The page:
The elder is the offspring of Reason, the younger is the child of Fancy. The elder, regular in her features, and majestic both in shape and mien, is admiraby fitted for commanding esteem, and even a religious veneration; the younger, careless, blooming, sprightly, is entirely formed for captivating the heart and engaging love. The conversation of each is entertaining and instructive, but in different ways. Sages seem to think that there is more instruction to be gotten from the just observations of the elder; almost all are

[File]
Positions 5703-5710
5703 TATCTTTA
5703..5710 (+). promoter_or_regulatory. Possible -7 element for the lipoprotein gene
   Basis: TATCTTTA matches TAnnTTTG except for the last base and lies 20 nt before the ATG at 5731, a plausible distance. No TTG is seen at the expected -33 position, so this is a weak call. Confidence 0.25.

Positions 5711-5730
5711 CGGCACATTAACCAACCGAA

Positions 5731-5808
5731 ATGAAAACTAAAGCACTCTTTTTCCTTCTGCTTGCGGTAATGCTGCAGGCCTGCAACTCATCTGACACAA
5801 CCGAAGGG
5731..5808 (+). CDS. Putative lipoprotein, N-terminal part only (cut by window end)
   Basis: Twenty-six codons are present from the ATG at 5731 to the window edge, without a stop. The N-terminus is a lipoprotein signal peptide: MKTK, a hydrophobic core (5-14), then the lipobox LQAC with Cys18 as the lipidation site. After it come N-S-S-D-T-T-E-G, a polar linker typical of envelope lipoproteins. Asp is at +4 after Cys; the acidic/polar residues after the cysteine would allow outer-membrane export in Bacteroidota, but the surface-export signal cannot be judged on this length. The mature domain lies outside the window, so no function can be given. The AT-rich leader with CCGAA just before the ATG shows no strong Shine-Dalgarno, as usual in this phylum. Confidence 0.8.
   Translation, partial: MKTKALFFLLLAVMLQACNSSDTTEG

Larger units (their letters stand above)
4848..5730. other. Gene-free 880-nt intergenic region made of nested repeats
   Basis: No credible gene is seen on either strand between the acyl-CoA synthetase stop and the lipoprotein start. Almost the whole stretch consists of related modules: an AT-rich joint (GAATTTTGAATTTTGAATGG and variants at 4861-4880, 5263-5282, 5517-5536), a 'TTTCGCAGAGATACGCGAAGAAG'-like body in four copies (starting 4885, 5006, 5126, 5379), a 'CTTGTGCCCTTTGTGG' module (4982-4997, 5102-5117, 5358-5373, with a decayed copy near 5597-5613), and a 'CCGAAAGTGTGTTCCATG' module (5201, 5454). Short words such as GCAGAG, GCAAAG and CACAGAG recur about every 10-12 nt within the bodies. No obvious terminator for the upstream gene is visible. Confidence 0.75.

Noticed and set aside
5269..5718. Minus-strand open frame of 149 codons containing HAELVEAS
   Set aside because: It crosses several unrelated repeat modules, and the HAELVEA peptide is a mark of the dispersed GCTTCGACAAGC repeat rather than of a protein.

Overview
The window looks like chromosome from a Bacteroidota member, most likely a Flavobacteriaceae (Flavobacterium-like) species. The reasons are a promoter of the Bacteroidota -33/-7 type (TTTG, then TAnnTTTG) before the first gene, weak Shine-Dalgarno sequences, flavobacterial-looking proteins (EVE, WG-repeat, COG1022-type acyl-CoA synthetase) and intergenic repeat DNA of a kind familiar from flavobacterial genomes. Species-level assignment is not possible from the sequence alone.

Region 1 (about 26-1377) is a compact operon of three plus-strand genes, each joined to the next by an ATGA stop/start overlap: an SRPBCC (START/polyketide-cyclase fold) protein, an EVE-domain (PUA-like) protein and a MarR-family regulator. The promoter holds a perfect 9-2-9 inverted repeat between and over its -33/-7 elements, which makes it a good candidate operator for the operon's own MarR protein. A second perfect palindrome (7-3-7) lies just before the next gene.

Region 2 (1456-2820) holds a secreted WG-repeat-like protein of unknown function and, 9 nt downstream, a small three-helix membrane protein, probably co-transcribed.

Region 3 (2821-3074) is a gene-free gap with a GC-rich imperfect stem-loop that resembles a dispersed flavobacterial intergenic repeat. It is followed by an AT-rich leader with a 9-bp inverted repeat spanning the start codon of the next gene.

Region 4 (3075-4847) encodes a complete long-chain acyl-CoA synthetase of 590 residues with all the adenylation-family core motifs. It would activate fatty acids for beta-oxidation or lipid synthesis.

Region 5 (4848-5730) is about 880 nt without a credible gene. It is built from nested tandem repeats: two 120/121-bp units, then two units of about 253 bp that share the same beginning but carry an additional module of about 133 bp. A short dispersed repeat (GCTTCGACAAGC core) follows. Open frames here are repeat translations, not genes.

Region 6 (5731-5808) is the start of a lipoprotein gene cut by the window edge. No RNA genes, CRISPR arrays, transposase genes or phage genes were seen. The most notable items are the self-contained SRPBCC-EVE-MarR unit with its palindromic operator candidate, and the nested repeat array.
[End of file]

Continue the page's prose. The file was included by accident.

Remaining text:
agreed that there is more entertainment in the lively sallies of the younger. The principal companion and favourite of the first is Truth, but whether Truth or Fiction share most in the favour of the second, it were often difficult to say. Both are naturally well disposed, and even friendly to Virtue, but the elder is hy much the more steady of the two; the younger, though perhaps not less capable of doing good, is more easily corrupted, and hath sometimes basely turned procuress to Vice. Though rivals, they have a sisterly affection to each other, and love to be together. The elder, sensible that there are but a few who can for any time relish her society alone, is generally anxious that her sister be of the party; the younger, conscious of her own superior talents in this respect, can more easily dispense with the other's company. Nevertheless, when she is discoursing on great and serious subjects, in order to add weight to her words, she often quotes her sister's testimony, which she knows is better credited than her own, a compliment that is but sparingly returned by the elder. Each sister hath her admirers. Those of the younger are more numerous, those of the elder more constant. In the retinue of the former, you will find the young, the gay, the dissipated; but these are not her only attendants. The middle-aged, however, and the thoughtful, more commonly attach themselves to the latter. To conclude : as something may be learned of characters from the invectives of enemies as well as from the encomiums of friends, those who have not judgment to discern the good qualities of the first-born accuse her of dulness, pedantry, and stiffness; those who have not taste to relish the charms of the second, charge her with folly, levity, and falseness. Meantime, it appears to be the universal opinion of the impartial, and such as have been best acquainted with both, that though the attractives of the younger be more irresistible at sight, the virtues of the elder will be longer remembered.